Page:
Pat Moore has been active in the music scene for over 30 years, as a singer/songwriter, performer and producer. In the 1980s, she played dog-house bass and sang in Maple Hill, an award winning bluegrass band. In time, Pat ventured out on her own, writing and releasing her debut solo album The Time’s Never Been Better. “I was fortunate enough to record the album with a stellar cast from the bluegrass and country scene.”
Her second album, Take it to Heart, was recorded in 2003 with her band The Vinyl Frontier. “My third full-length album was with my bluegrass band, Maple Hill–a band that really puts the blues in bluegrass. It’s hard-driving and fun-loving.”
Pat regularly appears on stage, and behind the scenes. She was the creator and producer of the annual Ottawa Opry in support of Amnesty International, and produces and presents the annual Christmas GOOSE concert in aid of the Ottawa Food Bank. Pat is a host of CKCU’s Saturday Morning and of the station’s new literary program In My Good Books.
While recording her radio show, Pat told Apt613 about her stay-at-home life.
Singing is a passion for me. There is always a tune in my head, often on my lips, or in your ears if you’re nearby. Performing goes hand in hand with the passion to sing. I love to interpret songs according to my mood and the mood of the audience. So it’s never exactly the same each time. I love to surprise the audience, the band, and myself with subtle and not so subtle expressions of emotion.
In these days of COVID-19, I miss singing. Yes, I sing at home, though not nearly as much as I thought I would. The pandemic stole a bit of the drive, but it’s coming back, and I can’t wait to throw a whole bunch of new tunes at my musical partners. For the past couple of years I’ve had the joy of going back to some of my musical roots, playing in a mostly swing duo with guitarist Roland Doucet. He probably knows more chords than anyone. Sometimes it’s a three-piece combo by adding sax player Bruce Baker. Performing regularly with these guys has been such a delight, filling my passion for singing to the brim, giving me the opportunity to stretch on swing and jazz standards, as well as favourite folk, blues, and some country – whatever fits the mood and my desire to play vocally.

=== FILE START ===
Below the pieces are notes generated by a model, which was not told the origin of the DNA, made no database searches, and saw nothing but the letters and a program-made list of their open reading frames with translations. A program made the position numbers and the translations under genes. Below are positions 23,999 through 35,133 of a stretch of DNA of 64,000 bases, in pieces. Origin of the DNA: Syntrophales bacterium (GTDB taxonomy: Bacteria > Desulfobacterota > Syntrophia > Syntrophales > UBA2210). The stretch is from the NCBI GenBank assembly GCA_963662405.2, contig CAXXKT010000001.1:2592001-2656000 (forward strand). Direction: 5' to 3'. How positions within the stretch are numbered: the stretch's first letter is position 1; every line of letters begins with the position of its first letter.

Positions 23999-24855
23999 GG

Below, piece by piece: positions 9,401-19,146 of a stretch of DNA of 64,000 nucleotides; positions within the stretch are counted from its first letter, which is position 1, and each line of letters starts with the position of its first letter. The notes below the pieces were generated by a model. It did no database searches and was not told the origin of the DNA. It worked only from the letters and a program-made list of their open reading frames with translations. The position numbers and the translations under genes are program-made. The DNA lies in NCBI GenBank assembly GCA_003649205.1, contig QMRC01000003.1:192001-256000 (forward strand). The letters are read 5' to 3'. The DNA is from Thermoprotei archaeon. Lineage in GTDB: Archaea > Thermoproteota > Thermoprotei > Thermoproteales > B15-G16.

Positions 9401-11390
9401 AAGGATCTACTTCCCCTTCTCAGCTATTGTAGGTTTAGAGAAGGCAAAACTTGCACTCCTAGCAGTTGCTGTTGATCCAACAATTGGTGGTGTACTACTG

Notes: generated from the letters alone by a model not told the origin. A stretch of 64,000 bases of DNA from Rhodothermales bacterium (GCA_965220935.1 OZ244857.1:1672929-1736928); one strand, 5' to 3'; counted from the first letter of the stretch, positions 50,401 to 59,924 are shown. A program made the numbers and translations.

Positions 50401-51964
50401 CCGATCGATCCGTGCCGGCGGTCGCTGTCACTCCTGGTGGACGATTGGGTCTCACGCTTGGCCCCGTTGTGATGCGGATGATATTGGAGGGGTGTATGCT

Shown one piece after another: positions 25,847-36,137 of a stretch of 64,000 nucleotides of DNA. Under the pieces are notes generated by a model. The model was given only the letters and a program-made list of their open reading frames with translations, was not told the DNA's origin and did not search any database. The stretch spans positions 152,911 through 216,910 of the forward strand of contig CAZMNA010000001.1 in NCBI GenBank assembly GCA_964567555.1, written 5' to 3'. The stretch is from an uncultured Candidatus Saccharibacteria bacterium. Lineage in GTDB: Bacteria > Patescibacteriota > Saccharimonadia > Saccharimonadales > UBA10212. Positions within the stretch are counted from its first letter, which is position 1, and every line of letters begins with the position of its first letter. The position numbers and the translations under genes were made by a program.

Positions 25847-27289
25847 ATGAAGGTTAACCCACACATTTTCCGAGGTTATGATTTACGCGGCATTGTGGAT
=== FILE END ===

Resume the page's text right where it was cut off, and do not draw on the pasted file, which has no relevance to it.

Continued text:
And then there’s radio. I’ve been producing and hosting on CKCU for over 20 years. I enjoy the opportunity it gives me to meet other artists and share their music and their stories with our audience. And there’s been opportunities to develop collaborative projects with many of the folks I meet over the years.
I’m doing the radio shows from home right now, so I’ve been honing my skills at Garage Band recording them. It’s a lot more work than doing a spontaneous show that I usually do from the station. That said, I do enjoy it, even though it takes me a lot longer. In normal times, I pull together a bunch of CDs the night before to play on my show. That takes me about 45 minutes. I arrive at the station at 6:45am with the CDs. I just do a spontaneous show from 7am, picking CDs from the pile I brought, until I reach 10am. Then I go home. The shows from home take me many, many more hours. Partly because I have the opportunity to erase glitches or change my mind about the CD choice. All that takes time. I am getting better though at getting an even volume!